A matter of fairness and justice
How long will the injustice of punishing the victims of the crime of dogfighting continue? How does it make any sense to rescue dogs from the tortuous abuse of a dogfighting operation only to turn around and kill them? Yet that is exactly what a new ordinance proposed in Orange County, California, would mandate.
Until the very high-profile Michael Vick case, the canine victims of operations such as his Bad Newz Kennels were not delivered to safe haven. Rather, they were automatically declared to be dangerous dogs and killed en masse. They would be rescued only to be killed. The crime and cruelty of dogfighting was compounded by the cruel injustice of killing the victims. At the time, it was also the recommended policy of two of the nation’s most prominent animal organizations.
Dogfighting is a crime. It is a repugnant activity with identifiable victims, who, under other circumstances would be household pets – a family’s happy, tail-wagging, face-licking best friends. Depriving these animals of that type of life and replacing it with pain and suffering in the fighting ring is a grave injustice and violates our sense of fairness. The public is rightly outraged when a dogfighting ring is busted, and no tears are shed if the perpetrator gets the book thrown at them – all too rare an occurrence.
However, there is no more of a sense of justice or fairness in turning around and killing the dogs rescued from such circumstances than there would be in prosecuting and killing child soldiers rescued from a warlord’s militia. Dogs, like people, are individuals with individual personalities and behavioral profiles – a fact that was made clear by the remarkable rehabilitation of the dogs rescued from Michael Vick’s dogfighting ring.
Best Friends Animal Society took on the responsibility of providing sanctuary and rehabilitation for the 22 most challenging of the Vicktory dogs as the group came to be known. Twenty-five other pit-bull-type dogs sprung from Bad Newz Kennels who were deemed ready for adoption to the public went to an assortment of pit bull rescue organizations.
The Vick case was a game changer. His fame and celebrity status – he had an electric style of play and was the highest paid player in the NFL – made the whole case, including the dogs, front-page news. Normally, the dogs would have just been killed behind the scenes and with little notice, but there was nothing normal about the Vick case, and public pressure combined with common sense persuaded the federal prosecutors to give the dogs a chance.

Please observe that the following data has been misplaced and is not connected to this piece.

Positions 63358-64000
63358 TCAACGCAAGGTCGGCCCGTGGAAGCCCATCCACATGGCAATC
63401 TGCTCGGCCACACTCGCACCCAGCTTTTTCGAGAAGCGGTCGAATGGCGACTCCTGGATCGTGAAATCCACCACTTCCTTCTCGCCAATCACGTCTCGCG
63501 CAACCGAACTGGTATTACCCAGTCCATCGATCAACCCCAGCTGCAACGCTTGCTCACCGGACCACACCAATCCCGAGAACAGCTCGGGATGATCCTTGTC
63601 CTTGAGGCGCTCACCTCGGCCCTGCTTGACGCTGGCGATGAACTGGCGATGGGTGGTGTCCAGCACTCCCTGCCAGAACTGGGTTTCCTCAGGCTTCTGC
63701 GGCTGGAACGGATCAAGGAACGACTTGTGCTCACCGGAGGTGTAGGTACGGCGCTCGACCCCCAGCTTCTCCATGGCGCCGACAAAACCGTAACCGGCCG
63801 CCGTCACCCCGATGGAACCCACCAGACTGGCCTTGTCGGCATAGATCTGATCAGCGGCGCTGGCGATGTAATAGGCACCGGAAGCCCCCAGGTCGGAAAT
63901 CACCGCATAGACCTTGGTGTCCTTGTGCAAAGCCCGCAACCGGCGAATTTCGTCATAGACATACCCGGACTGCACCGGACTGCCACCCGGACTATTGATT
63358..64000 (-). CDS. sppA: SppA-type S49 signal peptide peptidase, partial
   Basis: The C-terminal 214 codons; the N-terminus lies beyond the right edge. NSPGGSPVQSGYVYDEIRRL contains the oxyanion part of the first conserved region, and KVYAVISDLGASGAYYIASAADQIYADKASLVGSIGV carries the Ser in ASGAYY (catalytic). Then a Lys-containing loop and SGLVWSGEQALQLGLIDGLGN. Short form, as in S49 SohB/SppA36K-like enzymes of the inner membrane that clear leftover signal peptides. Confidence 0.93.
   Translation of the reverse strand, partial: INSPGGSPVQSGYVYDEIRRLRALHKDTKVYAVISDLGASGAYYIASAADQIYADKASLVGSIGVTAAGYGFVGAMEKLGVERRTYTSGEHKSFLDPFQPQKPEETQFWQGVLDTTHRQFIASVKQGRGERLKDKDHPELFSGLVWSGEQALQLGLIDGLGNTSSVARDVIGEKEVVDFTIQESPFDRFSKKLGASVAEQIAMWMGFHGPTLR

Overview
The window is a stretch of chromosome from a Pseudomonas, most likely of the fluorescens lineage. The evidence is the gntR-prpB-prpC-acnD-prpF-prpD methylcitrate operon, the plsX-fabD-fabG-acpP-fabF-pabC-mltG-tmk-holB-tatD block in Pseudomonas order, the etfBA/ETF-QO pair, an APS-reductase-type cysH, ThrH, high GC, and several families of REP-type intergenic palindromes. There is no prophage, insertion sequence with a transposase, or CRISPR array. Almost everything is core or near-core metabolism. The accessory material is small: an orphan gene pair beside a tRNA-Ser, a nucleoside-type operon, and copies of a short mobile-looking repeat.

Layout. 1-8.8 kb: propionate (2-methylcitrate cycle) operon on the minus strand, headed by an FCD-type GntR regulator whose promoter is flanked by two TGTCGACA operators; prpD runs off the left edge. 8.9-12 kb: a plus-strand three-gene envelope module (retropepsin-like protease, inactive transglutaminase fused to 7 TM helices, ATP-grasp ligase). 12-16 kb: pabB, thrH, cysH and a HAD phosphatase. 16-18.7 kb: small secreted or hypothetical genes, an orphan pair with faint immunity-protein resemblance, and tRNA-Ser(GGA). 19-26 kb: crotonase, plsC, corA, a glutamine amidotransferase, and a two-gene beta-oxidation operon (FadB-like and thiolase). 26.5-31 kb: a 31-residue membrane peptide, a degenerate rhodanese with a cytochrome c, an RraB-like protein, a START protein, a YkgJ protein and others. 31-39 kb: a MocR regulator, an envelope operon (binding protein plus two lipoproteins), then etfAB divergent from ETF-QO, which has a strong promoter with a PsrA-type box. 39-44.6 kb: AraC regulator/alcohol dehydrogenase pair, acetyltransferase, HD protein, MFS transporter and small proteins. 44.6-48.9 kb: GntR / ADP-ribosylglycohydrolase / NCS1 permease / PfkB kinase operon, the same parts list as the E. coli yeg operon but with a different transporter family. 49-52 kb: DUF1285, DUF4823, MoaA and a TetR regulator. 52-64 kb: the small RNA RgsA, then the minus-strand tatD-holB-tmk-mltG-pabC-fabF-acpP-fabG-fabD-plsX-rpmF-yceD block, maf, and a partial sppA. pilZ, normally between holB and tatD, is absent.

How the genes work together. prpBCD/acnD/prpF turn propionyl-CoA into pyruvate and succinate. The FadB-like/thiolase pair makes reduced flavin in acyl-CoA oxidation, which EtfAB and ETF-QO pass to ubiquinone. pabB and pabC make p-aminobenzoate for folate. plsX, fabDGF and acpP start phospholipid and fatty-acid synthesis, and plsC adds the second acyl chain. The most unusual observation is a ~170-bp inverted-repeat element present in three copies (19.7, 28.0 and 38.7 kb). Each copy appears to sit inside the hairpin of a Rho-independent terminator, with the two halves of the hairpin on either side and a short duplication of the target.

While a few of the Vick dogs were indeed so damaged and traumatized by their experience under Vick’s crew that they will have to live out their lives in a controlled environment at Best Friends, the overwhelming majority of them have gone on to rich and fulfilling lives as pets and companions. They include therapy dogs who bring comfort to hospital patients while several others are now celebrities in their own right and act as ambassadors for the breed while making the case for other canine victims of dogfighting rings.
The blossoming of these dogs has been so persuasive that, to their credit, one of the national organizations that were calling for their demise when Vick was busted in 2007 have done a 180 and now advocate for the individual assessment of all fight ring victims.
I am proud of the groundbreaking work that Best Friends accomplished with the Vick dogs as the standard bearers of a new and enlightened relationship to canine victims of cruelty.
The glaring question remains, though, as to why those in positions of responsibility in a community such as Orange County, California, would opt for the dumbed-down, discredited approach to public safety that calls for the killing of any dog rescued from a dogfighting ring.
It is not fair, it is not just, and it is not necessary.
If you live in Orange County, California, please make your voice heard. Click here to send a message to your Board of Supervisors.